Psychoanalysis focuses on identifying and releasing unconscious, repressed feelings, thoughts, memories, and desires that are negatively impacting your life.
The goal is to make you aware of the root of psychological problems and help you resolve the issues in order to bring about positive change and growth.
What is psychoanalysis?
Psychoanalysis is a type of treatment based on the work of Sigmund Freud,
Freud believed that all emotions, thoughts, and behavior are buried deep inside the unconscious mind. As a result, early childhood or past events can shape your present feelings or behavior.
Psychoanalysis may be beneficial for people who want to gain insight into what is influencing their thoughts and actions. It requires willingness and dedication, as it can be a painful process to confront uncomfortable memories or feelings.
What is a psychoanalyst?
A psychoanalyst is a trained psychologist or a psychiatrist who uses psychoanalysis to treat mental or emotional problems. Using techniques based on theories about repressed emotions, they aim to help people deal with depression, anxiety, or other mental health problems by making the unconscious conscious.
In other words, by helping you understand your subconscious mind, a psychoanalyst can offer insight into internal motivators that drive your thoughts and behaviors, allowing you to work on changing bad or damaging patterns.
What happens during a psychoanalysis session?
During a session with a psychoanalyst, you will be encouraged to talk so as to uncover repressed thoughts and emotions. Your therapist will try to create a safe space where you can feel free to express yourself without judgment.
You may be encouraged to talk about your:
- Parents and siblings
- Likes and dislikes
How does psychoanalysis work?
Freud's ideas were faced with mixed reactions during his time, and many of his critics went on to construct their own theories about how the mind works, using components of his theory as building blocks. As a result, modern psychoanalysis is a mix of distinct yet interconnected theoretical and practical approaches.
The theories of psychoanalysis are based on several assumptions. To begin with, personality is made of up three components:
- Id: The id is the unconscious mind that contains primitive, basic urges.
- Ego: The conscious mind or ego serves to keep the id in check by acting as a moderator. Rather than participating in acts that are intended to satisfy primal needs, the ego tries to meet those needs in socially acceptable and practical ways.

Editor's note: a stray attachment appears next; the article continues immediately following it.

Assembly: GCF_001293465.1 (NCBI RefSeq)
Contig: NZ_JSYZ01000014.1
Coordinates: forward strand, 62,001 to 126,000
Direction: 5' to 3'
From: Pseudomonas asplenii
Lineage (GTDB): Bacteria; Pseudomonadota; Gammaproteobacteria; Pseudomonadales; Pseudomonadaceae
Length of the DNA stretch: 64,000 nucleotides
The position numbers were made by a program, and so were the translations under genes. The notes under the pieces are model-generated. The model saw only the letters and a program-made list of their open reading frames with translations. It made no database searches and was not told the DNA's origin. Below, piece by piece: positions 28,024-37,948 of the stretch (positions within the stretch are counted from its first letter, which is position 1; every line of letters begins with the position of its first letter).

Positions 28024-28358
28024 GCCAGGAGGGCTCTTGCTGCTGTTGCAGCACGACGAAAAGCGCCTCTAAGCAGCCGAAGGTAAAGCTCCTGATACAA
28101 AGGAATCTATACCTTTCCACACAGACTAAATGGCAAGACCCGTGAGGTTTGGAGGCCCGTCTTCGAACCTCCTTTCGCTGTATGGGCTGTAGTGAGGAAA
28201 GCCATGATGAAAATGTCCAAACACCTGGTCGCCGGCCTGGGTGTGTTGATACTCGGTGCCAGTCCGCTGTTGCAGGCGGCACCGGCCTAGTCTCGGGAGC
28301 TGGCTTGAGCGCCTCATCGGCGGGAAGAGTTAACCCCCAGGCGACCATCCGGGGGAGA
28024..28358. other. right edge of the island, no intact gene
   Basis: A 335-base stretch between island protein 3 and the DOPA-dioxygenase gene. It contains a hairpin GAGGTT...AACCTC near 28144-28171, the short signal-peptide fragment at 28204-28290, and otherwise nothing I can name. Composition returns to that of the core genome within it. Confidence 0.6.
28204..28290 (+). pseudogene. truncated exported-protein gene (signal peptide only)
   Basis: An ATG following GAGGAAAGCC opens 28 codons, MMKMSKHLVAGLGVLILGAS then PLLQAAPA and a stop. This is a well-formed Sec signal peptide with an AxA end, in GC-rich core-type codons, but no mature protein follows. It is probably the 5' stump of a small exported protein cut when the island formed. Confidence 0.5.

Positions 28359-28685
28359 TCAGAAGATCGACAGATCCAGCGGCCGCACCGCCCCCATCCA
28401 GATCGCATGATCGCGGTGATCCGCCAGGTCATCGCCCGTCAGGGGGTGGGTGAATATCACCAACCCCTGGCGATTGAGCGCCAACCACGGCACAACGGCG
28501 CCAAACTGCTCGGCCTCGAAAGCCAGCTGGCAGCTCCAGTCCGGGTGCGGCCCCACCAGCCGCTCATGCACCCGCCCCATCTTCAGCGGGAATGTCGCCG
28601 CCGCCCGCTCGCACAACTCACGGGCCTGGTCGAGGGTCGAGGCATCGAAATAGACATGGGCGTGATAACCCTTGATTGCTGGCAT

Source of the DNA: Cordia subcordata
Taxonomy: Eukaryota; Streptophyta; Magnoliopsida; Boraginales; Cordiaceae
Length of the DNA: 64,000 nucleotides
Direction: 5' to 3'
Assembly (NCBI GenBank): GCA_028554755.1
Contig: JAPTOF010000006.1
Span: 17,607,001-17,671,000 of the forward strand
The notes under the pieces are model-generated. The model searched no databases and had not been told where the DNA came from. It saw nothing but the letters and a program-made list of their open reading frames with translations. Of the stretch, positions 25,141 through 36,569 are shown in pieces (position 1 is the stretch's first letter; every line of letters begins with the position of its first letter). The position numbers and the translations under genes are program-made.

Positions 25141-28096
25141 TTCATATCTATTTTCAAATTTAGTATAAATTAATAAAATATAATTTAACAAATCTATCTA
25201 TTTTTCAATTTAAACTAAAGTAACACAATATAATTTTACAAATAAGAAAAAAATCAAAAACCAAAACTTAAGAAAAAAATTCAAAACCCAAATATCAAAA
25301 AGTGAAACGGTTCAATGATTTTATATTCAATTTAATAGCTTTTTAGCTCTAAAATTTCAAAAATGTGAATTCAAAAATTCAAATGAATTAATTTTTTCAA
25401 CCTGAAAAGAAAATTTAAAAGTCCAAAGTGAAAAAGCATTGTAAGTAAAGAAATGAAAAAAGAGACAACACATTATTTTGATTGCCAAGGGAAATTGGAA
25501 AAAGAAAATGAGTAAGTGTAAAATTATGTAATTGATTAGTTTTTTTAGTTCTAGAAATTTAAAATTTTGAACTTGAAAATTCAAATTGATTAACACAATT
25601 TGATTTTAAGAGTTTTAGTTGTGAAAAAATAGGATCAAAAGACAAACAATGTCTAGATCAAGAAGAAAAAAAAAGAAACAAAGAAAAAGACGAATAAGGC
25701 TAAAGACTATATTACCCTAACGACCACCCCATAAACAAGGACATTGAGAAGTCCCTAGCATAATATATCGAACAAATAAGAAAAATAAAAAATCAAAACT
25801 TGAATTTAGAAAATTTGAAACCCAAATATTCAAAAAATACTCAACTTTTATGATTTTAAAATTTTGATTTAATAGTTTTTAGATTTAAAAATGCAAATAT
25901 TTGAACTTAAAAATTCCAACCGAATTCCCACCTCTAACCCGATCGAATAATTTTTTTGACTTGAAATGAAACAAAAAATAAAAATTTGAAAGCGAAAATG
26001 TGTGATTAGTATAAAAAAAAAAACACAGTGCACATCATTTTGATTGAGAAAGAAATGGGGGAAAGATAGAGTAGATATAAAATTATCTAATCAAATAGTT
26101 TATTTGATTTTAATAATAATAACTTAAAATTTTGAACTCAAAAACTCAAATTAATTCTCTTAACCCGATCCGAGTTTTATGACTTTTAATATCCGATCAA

- Superego: The superego represents external reality, which includes conscious ideas, feelings, and behaviors, reflecting parental or societal values.
The relationship among the three elements of personality depicts the internal struggle in most people. Psychoanalytic treatment aims to resolve underlying tensions between the id, ego, and superego in order to achieve balance.
What are examples of psychoanalytic techniques?
- Dream analysis: Dream interpretation is used in psychoanalysis to reveal unconscious thoughts. Freud believed that the repressed ideas and feelings rise to the surface of the mind through dreams.
- Free association: During free association, you are encouraged to speak freely about anything that comes to mind. For example, your psychoanalyst may read a list of random phrases to you, and you simply respond with the first associations that come to mind. During the process of free association, repressed memories may come out.
- Interpretation: Your psychoanalyst may try to help you explore and analyze memories and personal narratives in depth, identifying common themes in your stories. An example of "Freudian slip" occurs when you unintentionally share something vital during a random conversation that reveals something about what is going on in your subconscious.
- Transference: Transference occurs when you transfer the sentiments experienced for someone in the past to the present. For example, there may be transference between you and your therapist, where you direct emotions onto the therapist that are actually directed toward someone from your past.
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GoodTherapy. Psychoanalysis / Modern Psychoanalysis. https://www.goodtherapy.org/learn-about-therapy/types/psychoanalysis
Simply Psychology. Psychoanalysis. https://www.simplypsychology.org/psychoanalysis.html
American Psychological Association. Psychoanalysis. https://www.apa.org/ed/graduate/specialize/psychoanalytic
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